The dilution of associating MPs with civil servant ways of doing things should be clear (clear blue sky?)
It always suits UK civil servants to make sure that dodgy things and practices belong to Government rather than UK civil servantry itself.
.. the object of the exercise isn't to get he best prices, it's to be seen to be doing everything correctly."
In other news, the sky is blue.
FWIW a "Box" of paper is 5 reams and a set of toners for a HP 4700 runs to about 290 quid (yes you can buy OEM cheaper but they have a tendency to dump their guts all over the innards periodically - which wipes out all the savings you just made)
Some departments must be making major cockups though. I work in the education sector and it's screwed down pretty tight (look up "catalyst agreements").If I was to be paying PC World pricing for anything I'd be sacked PDQ. (They're only cheaper when compared with what else may be open on a Sunday afternoon. We dumped them as a supplier a long time ago for poor service, inconsistent products and pricing well over the odds)
While it would seem to be a good idea to have a centralised contract, from a business process point of view it just doesn't work. It's an idea that is right up there with "one size fits all" or even the newer "one size fits most".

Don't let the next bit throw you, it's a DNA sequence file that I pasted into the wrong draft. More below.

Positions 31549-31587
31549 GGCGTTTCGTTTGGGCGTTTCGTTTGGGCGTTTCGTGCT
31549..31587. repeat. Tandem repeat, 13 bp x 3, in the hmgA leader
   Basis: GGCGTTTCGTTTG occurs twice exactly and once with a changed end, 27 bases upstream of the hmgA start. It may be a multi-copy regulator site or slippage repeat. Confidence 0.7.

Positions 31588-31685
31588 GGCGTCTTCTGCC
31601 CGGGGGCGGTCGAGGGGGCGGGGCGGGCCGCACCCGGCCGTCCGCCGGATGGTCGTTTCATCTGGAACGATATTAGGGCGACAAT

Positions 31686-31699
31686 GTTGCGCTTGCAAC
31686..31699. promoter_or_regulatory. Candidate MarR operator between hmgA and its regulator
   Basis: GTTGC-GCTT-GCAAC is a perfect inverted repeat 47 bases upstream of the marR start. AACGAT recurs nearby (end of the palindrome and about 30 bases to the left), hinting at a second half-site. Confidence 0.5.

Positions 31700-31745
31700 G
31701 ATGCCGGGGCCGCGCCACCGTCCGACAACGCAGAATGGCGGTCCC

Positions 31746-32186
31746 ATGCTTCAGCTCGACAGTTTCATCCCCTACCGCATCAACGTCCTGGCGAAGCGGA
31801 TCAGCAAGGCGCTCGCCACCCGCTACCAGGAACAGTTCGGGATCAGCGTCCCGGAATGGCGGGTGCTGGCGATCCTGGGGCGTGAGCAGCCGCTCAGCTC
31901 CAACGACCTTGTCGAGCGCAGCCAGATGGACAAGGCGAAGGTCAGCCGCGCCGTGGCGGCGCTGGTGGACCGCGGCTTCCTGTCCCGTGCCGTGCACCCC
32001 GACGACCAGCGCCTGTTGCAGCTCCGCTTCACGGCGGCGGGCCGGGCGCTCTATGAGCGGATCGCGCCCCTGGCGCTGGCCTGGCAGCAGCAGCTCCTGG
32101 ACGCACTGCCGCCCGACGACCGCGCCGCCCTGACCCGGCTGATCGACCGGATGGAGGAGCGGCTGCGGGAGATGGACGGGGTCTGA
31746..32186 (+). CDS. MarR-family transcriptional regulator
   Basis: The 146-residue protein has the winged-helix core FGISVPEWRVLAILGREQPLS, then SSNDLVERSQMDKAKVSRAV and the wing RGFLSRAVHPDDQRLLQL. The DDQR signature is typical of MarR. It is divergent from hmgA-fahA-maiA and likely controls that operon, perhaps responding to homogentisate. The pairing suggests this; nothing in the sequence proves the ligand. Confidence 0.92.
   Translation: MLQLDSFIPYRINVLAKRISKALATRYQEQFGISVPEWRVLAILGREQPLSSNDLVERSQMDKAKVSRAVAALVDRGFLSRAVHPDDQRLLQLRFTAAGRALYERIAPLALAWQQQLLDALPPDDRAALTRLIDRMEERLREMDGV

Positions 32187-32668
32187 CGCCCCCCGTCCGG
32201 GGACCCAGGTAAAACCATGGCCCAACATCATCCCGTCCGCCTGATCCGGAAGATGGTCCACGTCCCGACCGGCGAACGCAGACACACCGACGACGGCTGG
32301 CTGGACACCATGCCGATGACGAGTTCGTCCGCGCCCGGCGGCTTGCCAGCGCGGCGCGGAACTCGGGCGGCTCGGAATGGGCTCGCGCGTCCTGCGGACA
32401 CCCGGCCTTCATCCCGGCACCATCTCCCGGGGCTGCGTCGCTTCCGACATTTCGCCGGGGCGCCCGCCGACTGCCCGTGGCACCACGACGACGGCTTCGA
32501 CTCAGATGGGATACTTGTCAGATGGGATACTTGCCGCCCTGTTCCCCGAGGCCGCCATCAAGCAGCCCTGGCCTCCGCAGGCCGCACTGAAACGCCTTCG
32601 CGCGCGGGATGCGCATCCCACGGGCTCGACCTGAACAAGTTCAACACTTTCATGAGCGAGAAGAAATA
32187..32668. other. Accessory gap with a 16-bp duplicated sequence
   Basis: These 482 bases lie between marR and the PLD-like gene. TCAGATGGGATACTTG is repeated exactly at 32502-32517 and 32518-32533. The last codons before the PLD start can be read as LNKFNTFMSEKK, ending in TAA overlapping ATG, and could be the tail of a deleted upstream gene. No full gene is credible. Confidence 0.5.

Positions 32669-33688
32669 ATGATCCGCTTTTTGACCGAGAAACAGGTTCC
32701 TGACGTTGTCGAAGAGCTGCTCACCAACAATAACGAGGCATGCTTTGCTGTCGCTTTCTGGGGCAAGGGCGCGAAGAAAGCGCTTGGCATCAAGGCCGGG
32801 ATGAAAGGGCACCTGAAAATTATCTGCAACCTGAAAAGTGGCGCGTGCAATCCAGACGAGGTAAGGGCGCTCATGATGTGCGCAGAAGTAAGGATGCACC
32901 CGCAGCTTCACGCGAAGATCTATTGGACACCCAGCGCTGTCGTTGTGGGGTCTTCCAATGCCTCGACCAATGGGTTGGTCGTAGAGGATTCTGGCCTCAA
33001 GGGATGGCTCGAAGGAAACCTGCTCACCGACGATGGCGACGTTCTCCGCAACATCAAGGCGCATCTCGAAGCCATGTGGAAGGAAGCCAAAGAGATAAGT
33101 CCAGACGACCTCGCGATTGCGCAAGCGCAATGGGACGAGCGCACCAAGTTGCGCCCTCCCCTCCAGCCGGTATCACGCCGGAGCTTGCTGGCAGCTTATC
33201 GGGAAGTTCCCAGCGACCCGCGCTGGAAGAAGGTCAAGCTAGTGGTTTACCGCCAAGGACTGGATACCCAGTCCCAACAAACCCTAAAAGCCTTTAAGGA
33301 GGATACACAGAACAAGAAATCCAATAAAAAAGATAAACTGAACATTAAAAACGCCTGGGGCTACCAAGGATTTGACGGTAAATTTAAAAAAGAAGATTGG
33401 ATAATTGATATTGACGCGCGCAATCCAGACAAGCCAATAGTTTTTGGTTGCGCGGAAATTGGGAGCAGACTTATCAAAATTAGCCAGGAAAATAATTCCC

As any savvy business person knows, as soon as there is a deviation from the strict terms of the contract, the price goes up.
The other issue with centralised contracts is that they are usually negotiated by someone who is targeting the best cost only and is not aware of, or is suitably arrogant to ignore, the true and often quite esoteric characteristics of the 'finesse' elements to deliver an effective and efficient solution.
Remember the old gag "Your gun was made by the lowest bidder"? Not far off in most cases.
I worked for a very large worldwide firm that at the point that a 256MB stick of ram was £20 from Crucial we were paying £200+ a pop.
I queried this with the supplier contracts dept. and jokingly asked if someone was getting a kickback from this arrangement and was very promptly told to shut up and piss off.
End of discussion.